Vipers and Thieves
“You are a den of vipers and thieves. I intend to rout you out, and by the Eternal God, I will rout you out.”
President Andrew Jackson, stated in reference to the wildcat bankers
The Fed is guilty…
…guilty of “swindling the U.S. Treasury…”;
…guilty of “conspiring with their foreign principals and others to defraud the U.S. Government…”;
…guilty of “having robbed the U.S. Government and the people of the U.S. by their theft and sale of the gold reserves of the U.S. and other unlawful transactions…”;
…and guilty “of having reduced the U.S. from a first-class power to one that is dependent, and…having reduced the U.S. from a rich and powerful nation to one that is internationally poor; and…”
Louis McFadden: Charges Pending
These are but a few of the charges leveled at the Federal Reserve Board on the floor of Congress, by the Honorable Louis T. McFadden…in 1933. The charges remain open and are pending (after all this time) at the Judiciary.
So claims a juicy bit of conspiracy theory detritus making its way around the Internet.
Getting information off the Internet is a dubious proposition, at best. It calls to mind the college expression, “beer goggles” – in which a young man goes to a party, drinks too many beers, and falls instantly in love with the most beautiful woman in the room…only to discover, the day after, that she has buck teeth, a third eye, and a particularly bad case of 5 o’clock shadow.
Likewise, when you finally find the right bit of information on the Internet, you think it’s the smoking gun…the perfect coup de grace to polish off your argument, put away your opponent, and lay the issue, at last, to rest…only to discover that said bit has been debunked, discarded and exposed as a hoax by half a dozen critics, whose credibility remains equally in question. (Forthwith: the term “beer google” – in honor of our favorite search engine – will be added to the Contrarian Glossary on the Daily Reckoning website, defining the act of finding then debunking exciting bits of dubious information on the Internet).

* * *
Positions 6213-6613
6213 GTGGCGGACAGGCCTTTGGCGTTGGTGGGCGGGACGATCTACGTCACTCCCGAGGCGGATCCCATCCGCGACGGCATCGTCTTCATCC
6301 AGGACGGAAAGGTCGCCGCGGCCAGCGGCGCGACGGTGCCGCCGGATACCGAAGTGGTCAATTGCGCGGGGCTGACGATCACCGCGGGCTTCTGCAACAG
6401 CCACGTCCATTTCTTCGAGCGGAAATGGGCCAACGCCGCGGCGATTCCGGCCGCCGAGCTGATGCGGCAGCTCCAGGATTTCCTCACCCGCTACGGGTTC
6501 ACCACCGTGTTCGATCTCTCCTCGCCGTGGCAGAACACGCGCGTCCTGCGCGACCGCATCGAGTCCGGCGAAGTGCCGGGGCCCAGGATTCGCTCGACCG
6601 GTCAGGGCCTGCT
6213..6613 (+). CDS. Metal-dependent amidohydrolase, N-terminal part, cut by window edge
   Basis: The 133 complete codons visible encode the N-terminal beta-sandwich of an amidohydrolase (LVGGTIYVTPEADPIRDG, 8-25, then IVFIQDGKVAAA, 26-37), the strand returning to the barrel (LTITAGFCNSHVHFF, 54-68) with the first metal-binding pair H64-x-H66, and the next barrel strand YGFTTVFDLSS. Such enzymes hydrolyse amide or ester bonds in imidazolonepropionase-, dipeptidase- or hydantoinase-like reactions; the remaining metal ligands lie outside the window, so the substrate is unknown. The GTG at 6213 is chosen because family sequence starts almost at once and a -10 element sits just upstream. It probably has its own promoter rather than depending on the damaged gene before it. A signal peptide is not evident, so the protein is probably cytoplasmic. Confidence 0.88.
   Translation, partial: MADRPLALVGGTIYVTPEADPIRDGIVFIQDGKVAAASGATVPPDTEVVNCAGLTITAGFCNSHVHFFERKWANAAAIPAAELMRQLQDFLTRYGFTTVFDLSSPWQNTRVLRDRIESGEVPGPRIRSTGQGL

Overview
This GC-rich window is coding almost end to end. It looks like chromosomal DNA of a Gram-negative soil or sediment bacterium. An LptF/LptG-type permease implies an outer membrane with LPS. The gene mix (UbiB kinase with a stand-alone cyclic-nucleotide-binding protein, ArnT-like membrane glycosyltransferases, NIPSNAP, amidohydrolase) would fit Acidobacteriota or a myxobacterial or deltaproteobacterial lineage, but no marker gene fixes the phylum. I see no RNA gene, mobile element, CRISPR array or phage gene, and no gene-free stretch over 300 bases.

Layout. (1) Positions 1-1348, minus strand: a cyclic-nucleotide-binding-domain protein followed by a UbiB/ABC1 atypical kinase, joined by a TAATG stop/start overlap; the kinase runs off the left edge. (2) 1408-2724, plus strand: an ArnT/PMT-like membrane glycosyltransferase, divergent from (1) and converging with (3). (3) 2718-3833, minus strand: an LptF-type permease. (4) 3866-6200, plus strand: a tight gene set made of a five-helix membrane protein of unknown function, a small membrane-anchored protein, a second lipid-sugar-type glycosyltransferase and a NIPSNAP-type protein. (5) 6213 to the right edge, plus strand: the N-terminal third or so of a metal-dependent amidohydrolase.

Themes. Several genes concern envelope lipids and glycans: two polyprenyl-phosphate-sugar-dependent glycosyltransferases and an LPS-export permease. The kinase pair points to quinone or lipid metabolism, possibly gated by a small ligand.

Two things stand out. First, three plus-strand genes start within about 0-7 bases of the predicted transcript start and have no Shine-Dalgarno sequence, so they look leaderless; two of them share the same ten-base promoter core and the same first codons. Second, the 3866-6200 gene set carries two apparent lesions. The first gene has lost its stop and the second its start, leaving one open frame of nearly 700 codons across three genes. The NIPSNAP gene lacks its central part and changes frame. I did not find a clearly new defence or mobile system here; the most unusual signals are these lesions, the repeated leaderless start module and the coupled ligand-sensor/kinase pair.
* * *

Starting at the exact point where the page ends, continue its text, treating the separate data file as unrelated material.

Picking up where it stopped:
It is in the spirit of the “beer google” in which we offer today’s observation. Not that we agree with the litany of conspiracy sites on which we’ve discovered the legendary tirades of Louis McFadden. Rather, the sentiment behind McFadden’s lawsuit, crackpot though he may – or may not – have been, seems laudable…praiseworthy, even.
Louis McFadden: 25% Unemployment
The story begins in the days when the neo-cons were still fantasizing about a Trotskyite revolution in America…that is to say, during the Great Depression and the birth of the New Deal. The unemployment rate was inching its way toward 25% – the worst in the nation’s history. Homelessness and starvation, honors usually reserved for the poor, were being bestowed at an ever-quickening pace on those who formerly thought of themselves as “middle class”.
“On June 10, 1932,” explains the economic historian Edward Flaherty, “the House was debating a bill which would expand the types of securities the Federal Reserve could trade when conducting monetary policy. McFadden used this opportunity to launch a twenty-five minute tirade against the Federal Reserve, and in so doing, became a legendary champion amongst conspiracy theorists. McFadden began…
“‘Mr. Chairman, we have, in this country, one of the most corrupt institutions the world has ever known. I refer to the Federal Reserve Board and the Federal reserve banks. The Federal Reserve Board, a Government board, has cheated the Government of the United States out of enough money to pay the national debt. The depredations and the iniquities of the Federal Reserve Board and the Federal reserve banks acting together have cost this country enough money to pay the national debt several times over. This evil institution has impoverished and ruined the people of the United States; has bankrupted itself, and has practically bankrupted our Government. It has done this through defects of the law under which it operates, through the maladministration of that law by the Federal Reserve Board and through the corrupt practices of the moneyed vultures who control it.’
“However,” Flaherty points out, “just because a claim appears in the Congressional Record does not necessarily mean it is true. Once the hyperbole and histrionics are deducted, there is little remaining of substance in the above quotation.”
Louis McFadden: $359 Million Profit